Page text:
It can be a very stressful and worrying time when a business is suffering financially. Often it’s difficult to know what to do next or what the right strategy is. Creditors may be threatening legal action, accounts may be in a mess or staff could be worried about their jobs. Depending on the severity of the situation, there will be various actions directors can take in order to avoid further problems.
There has been a strong turnaround culture for years now and usually creditors, like HMRC, favour rescue methods over insolvency procedures, like liquidation, because creditors generally see a better return in the long run. It’s important to seek professional advice and consider all the options available and whether each one is suitable for the business.
Below is an explanation of the most common turnaround and insolvency procedures:
Time to Pay
This is an informal arrangement with HMRC to pay back VAT, PAYE or Corporation tax debt over a few months up to a year. A deal can be negotiated directly with the Business Payment Support Service or through us. We speak to HMRC daily and can advise on the most suitable proposal for your business by using our own financial forecasts.
Company Voluntary Arrangement (CVA)
This is a formal turnaround deal between the company and its creditors whereby a proportion of debt is paid back over a set period of time, usually three to five years (some debt is written off at the beginning). The company is protected from legal action while directors continue to stay in control of the company. Unsecured creditors cannot take action for debts incurred prior to the CVA.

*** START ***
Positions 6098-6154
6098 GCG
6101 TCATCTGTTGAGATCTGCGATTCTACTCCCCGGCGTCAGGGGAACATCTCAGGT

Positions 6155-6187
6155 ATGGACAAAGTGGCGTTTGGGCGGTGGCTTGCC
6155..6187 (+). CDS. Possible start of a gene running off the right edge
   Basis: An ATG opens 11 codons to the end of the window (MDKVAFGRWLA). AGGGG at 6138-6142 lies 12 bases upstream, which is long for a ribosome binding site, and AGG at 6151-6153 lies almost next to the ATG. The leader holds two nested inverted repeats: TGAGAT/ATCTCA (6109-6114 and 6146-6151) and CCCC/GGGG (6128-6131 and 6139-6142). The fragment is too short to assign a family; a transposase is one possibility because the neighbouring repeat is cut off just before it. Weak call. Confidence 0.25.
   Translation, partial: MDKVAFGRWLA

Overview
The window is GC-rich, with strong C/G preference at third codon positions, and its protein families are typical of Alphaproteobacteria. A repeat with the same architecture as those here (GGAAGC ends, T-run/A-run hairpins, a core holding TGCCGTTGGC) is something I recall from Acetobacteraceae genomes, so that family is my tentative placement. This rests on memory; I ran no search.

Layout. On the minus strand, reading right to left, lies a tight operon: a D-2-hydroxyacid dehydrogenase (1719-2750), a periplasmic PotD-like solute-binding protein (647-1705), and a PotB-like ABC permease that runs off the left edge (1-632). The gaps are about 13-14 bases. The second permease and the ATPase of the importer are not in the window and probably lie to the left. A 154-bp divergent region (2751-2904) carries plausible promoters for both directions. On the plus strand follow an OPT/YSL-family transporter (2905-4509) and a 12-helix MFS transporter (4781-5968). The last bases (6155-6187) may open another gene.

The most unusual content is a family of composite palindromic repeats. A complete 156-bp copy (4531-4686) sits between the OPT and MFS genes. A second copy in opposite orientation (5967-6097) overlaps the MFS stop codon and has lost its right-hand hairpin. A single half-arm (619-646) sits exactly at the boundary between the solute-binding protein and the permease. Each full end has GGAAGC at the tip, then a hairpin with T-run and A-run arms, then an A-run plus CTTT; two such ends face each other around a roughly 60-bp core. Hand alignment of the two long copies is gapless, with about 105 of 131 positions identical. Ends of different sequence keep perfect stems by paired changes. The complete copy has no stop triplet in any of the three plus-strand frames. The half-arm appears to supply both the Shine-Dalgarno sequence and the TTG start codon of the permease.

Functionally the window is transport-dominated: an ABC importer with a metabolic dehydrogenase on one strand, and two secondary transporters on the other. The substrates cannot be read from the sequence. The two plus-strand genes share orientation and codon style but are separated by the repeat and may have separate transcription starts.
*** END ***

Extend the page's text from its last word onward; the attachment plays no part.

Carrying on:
Pre-pack administration is where a company is sold to a third party or new company (newco) upon immediate appointment of administrators. This ensures the business continues to run (even though the company itself dissolves) and staff can be transferred to the new company by TUPE.
Creditors Voluntary Liquidation (CVL)
This is considered to be the last resort for companies in financial distress. The company and its assets are sold and turned into cash, then distributed equally to creditors. Only a creditor can appoint a liquidator to liquidate the company, however a director can initiate the process and hold a creditors meeting with the assistance of an Insolvency Practitioner.
If you’re unsure of the right action to take, speak to one of our advisors on 0800 9700539 who can talk you through the options for your business, free of charge.